2002 "First ECCO Edition" stated; Harper Collins Publishers, New York; hardbound in apricot and tangerine boards with bold gilt stamp lettering along spine; very good condition with unmarked pages; dust jacket very good.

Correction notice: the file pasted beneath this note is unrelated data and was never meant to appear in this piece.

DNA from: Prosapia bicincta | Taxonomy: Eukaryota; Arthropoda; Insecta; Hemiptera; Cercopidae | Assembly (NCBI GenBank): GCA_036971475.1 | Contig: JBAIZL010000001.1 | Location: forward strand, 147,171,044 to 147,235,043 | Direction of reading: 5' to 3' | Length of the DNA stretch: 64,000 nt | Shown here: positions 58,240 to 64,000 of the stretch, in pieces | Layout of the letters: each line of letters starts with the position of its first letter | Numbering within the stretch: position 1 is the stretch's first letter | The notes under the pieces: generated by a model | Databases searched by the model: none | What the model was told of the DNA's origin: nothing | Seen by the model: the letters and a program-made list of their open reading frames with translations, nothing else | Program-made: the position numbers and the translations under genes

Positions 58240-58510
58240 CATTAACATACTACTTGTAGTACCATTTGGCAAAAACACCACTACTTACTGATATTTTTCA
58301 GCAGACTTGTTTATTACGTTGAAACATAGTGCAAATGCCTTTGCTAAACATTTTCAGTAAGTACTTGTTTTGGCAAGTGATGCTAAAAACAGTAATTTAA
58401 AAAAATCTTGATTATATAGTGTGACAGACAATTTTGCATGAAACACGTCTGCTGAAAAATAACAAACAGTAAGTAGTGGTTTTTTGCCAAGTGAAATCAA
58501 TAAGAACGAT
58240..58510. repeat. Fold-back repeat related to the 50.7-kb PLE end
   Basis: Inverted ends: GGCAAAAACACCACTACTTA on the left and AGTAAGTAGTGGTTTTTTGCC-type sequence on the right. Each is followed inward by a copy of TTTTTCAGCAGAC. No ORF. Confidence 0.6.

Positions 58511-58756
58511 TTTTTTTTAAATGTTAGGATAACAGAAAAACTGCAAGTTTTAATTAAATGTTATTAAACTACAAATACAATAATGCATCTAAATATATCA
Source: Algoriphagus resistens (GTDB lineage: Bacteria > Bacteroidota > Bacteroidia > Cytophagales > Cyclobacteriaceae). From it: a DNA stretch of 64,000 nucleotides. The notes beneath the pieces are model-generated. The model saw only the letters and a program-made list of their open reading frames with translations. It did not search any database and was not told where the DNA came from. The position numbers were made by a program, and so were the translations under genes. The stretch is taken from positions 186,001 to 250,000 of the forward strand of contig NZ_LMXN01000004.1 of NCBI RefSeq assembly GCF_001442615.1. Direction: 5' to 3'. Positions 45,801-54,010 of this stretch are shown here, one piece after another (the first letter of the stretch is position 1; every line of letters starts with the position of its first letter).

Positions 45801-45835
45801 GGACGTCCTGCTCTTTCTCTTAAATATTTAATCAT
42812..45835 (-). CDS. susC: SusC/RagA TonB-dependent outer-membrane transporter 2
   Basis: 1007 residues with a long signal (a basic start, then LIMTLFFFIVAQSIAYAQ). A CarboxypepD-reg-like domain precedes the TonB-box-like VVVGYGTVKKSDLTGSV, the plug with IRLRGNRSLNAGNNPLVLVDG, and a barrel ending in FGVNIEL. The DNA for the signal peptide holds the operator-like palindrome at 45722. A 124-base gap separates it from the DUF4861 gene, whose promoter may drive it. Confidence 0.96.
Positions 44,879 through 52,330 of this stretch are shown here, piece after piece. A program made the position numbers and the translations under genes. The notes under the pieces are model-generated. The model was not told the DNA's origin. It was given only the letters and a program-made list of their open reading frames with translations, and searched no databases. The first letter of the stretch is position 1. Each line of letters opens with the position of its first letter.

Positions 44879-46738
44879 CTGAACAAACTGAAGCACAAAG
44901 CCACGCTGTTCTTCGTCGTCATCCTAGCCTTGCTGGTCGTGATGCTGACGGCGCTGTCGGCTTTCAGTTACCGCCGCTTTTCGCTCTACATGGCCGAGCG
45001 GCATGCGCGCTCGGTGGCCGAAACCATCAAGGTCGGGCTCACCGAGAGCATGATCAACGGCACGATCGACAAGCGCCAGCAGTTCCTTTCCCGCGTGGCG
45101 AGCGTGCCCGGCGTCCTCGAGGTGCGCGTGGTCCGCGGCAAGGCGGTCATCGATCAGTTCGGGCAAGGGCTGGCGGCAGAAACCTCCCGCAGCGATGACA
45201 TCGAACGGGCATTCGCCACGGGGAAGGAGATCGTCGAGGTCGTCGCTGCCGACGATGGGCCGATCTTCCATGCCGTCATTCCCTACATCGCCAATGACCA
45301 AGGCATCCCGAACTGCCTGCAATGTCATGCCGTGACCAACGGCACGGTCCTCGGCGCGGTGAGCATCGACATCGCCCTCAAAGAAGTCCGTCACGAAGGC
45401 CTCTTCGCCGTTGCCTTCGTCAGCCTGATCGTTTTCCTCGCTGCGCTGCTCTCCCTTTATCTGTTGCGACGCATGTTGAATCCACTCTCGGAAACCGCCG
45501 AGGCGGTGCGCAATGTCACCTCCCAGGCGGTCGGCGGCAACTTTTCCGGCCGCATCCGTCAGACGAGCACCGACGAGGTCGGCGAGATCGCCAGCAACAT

When as a young man in the 1880s, Benjamin Lundy signed up for unimaginably hard duty aboard a square-rigged commercial sailing vessel - one destined for a treacherous, white-knuckle passage around that notorious "graveyard of ships," Cape Horn - he had no idea that his experience would also provide a window into an epochal transition that would fundamentally change man's relation to the sea. A century later, Derek Lundy, an accomplished amateur seaman, set out to recount his forebear's journey. This is a mesmerizing account of Benjamin's life on board the square-rigger Beara Head, a remarkable reconstruction of a harrowing journey through the most dangerous waters, furling sails 150 feet aloft in heavy weather; enduring cold and danger; sleep-deprived and malnourished, at times half-starved; fighting each day to save the ship and his crewmates. In the process, Benjamin "learns the eternal lessons the sea, which is to say that he finds out the sort of man he is."